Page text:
Rulers feasted and monks lived on artificial Neolithic islands in the Middle Ages

(ORDO NEWS) — Some of our contemporaries, burdened with wealth, are trying to demonstrate their success to others by buying ocean islands. It turns out that the elites of Ireland and Scotland were doing something similar a thousand years ago. True, the scale was more modest.

The journal Antiquity published a paper whose authors analyzed DNA samples collected in nearby (up to ten meters) deposits around artificial islands in Scotland and Ireland. These islands we call crannogs, they were built on lakes, in swamps, in estuaries of rivers or on shallow reefs in bays.

The most ancient crannogi appear about four thousand years BC, in the Neolithic era. According to today’s ideas, people built these small islands – up to 30 meters in diameter – to protect themselves from aliens, that is, migrants from continental Europe.

An artificial island surrounded by a palisade, from which there was only one narrow road to land, is a fairly convenient object for defense.

Rulers feasted and monks lived on artificial Neolithic islands in the Middle Ages 2
Artificial islands were built in Ireland and Scotland, to a lesser extent in Wales

Time passed, but the crannogs, judging by the carbon-14 dating, remained inhabited: people lived on the old islands and built new ones until the 16th century.

It would seem that the Middle Ages are the time of castles, of which there are many in Scotland and Ireland, and which are better able to cope with the protective function. But crannogs still somehow attracted people.

Wetlands are much more difficult to study than those on land, so crannog archeology is a relatively new endeavor. The authors of the work investigated one object in Scotland (used from about 500 BC to the tenth year of our era) and two in Ireland (650-1300 AD).

They took samples and analyzed the DNA of sedimentary rocks, a new method that allows scientists to identify all the plants and animals that once lived in a particular area of ​​​​now wetland. As the analysis showed, people grew cereal plants on artificial islands, which, in general, was not news.

Rulers feasted and monks lived on artificial Neolithic islands in the Middle Ages 3
The diagram shows how deposits formed around the crannogs

But he also identified the presence of atypical plants on crannogs, such as bracken ( Pteridium ). This is a species of fern that, according to the authors, was introduced to the islands for use as bedding or roofing material.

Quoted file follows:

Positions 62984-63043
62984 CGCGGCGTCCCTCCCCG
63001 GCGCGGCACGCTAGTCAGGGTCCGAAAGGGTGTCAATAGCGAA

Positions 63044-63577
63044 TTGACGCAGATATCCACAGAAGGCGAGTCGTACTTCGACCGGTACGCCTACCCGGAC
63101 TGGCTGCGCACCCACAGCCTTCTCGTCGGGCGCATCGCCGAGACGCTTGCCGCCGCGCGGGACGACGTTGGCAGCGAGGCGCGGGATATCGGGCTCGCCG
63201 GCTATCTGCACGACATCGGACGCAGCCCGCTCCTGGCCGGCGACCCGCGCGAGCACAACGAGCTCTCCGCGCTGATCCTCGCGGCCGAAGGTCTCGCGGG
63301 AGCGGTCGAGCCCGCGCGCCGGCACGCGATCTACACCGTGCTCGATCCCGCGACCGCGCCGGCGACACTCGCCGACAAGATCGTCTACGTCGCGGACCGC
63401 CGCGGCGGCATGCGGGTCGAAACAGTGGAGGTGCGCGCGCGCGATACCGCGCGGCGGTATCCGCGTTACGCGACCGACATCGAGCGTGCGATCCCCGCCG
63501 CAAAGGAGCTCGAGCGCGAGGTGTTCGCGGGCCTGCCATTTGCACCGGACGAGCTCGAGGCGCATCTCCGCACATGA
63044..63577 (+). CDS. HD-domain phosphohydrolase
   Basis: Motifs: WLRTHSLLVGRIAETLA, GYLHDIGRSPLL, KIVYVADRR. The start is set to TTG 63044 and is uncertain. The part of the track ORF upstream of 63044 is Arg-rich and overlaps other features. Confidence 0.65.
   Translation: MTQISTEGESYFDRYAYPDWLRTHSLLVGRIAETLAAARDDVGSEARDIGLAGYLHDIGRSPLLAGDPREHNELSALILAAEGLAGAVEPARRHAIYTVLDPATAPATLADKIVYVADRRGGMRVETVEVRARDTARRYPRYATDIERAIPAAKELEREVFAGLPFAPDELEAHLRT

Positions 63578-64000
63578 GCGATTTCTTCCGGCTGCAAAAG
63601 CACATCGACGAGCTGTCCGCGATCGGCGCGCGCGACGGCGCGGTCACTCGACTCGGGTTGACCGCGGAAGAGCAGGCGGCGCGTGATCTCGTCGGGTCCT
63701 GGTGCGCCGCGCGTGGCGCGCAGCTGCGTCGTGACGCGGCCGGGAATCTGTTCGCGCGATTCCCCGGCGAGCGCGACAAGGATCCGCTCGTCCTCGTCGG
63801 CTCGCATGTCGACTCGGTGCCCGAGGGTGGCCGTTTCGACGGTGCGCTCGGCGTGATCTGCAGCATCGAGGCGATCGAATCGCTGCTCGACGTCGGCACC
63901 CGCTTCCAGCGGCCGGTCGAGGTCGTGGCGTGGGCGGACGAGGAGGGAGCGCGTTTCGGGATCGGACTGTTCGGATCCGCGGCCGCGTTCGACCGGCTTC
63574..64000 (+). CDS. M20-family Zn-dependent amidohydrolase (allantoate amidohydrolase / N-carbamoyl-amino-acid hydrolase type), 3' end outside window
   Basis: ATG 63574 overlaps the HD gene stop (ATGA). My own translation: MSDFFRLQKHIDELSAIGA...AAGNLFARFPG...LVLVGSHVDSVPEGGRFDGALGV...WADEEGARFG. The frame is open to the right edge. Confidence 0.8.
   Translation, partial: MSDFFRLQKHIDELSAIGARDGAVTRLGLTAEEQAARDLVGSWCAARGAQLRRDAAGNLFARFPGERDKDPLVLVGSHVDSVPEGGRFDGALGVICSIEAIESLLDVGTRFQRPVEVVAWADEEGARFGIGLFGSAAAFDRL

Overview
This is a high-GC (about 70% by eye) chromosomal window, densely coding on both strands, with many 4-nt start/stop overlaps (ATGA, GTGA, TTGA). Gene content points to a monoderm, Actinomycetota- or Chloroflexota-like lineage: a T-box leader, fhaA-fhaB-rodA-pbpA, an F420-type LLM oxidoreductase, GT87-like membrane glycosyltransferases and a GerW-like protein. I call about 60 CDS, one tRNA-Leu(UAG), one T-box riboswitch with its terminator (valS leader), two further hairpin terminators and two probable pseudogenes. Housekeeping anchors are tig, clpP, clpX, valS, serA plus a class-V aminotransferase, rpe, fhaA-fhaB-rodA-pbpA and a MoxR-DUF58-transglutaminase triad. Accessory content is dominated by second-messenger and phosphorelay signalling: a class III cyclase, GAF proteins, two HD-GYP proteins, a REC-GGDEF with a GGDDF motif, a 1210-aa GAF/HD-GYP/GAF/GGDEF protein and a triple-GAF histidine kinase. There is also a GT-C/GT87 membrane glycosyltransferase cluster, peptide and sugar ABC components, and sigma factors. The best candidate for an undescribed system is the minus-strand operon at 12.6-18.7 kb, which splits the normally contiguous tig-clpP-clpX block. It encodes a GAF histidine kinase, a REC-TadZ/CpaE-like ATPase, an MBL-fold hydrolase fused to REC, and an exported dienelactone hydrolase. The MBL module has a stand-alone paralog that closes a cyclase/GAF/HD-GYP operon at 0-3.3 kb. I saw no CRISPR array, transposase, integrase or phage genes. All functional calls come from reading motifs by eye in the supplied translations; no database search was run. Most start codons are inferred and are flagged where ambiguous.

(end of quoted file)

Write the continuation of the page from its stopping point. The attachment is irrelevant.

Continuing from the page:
DNA analysis of swamp deposits also showed that livestock were kept on the islands – domesticated cows, sheep, pigs and goats.

Combining their findings with previous studies of pollen and animal bones, the scientists hypothesized that they could quickly and inexpensively identify a number of activities of the ancient inhabitants of such places: for example, keeping animals, slaughtering animals, feasting and ceremonies.

We recently reported that scientists have found traces of wheat and milk on Neolithic pottery found on a crannog in the Outer Hebrides, evidence that in the 4th millennium BC people cooked wheat porridge.

The authors of the new work went approximately the same way as their colleagues, but only studied much later periods.

They came to the conclusion that if at the very beginning the artificial islands had a protective function, then later (from about the 8th century BC to the beginning of the 1st century AD) they began to arrange farms.

A number of artifacts found by previous archaeological expeditions indicate that around the same period, crannogs located on the rivers were used as a kind of trading platform – after all, trade routes ran along the rivers.

The authors believe that in medieval Scotland crannogs can be seen as water houses or palaces. Today’s wealthy buy a house on the waterfront or an island in the ocean to demonstrate their status, while the elites of Scotland and Ireland of that time built (or reconstructed an old) artificial island on a nearby picturesque lake. Judging by the DNA analysis of the deposits, there were festivities and feasts.

In addition, some Irish crannogs were used by the Church, especially during the early Middle Ages (5th-11th century AD). In Ireland, the so-called model of ascetic monasticism was then widespread, when the central monastery was surrounded by hermitages in remote places, primarily on the islands.

In Scotland, this practice was not common – perhaps because Christianization touched those places much later than Ireland (which became Christian in Antiquity and remained so in the future), – by the end of the Dark Ages.

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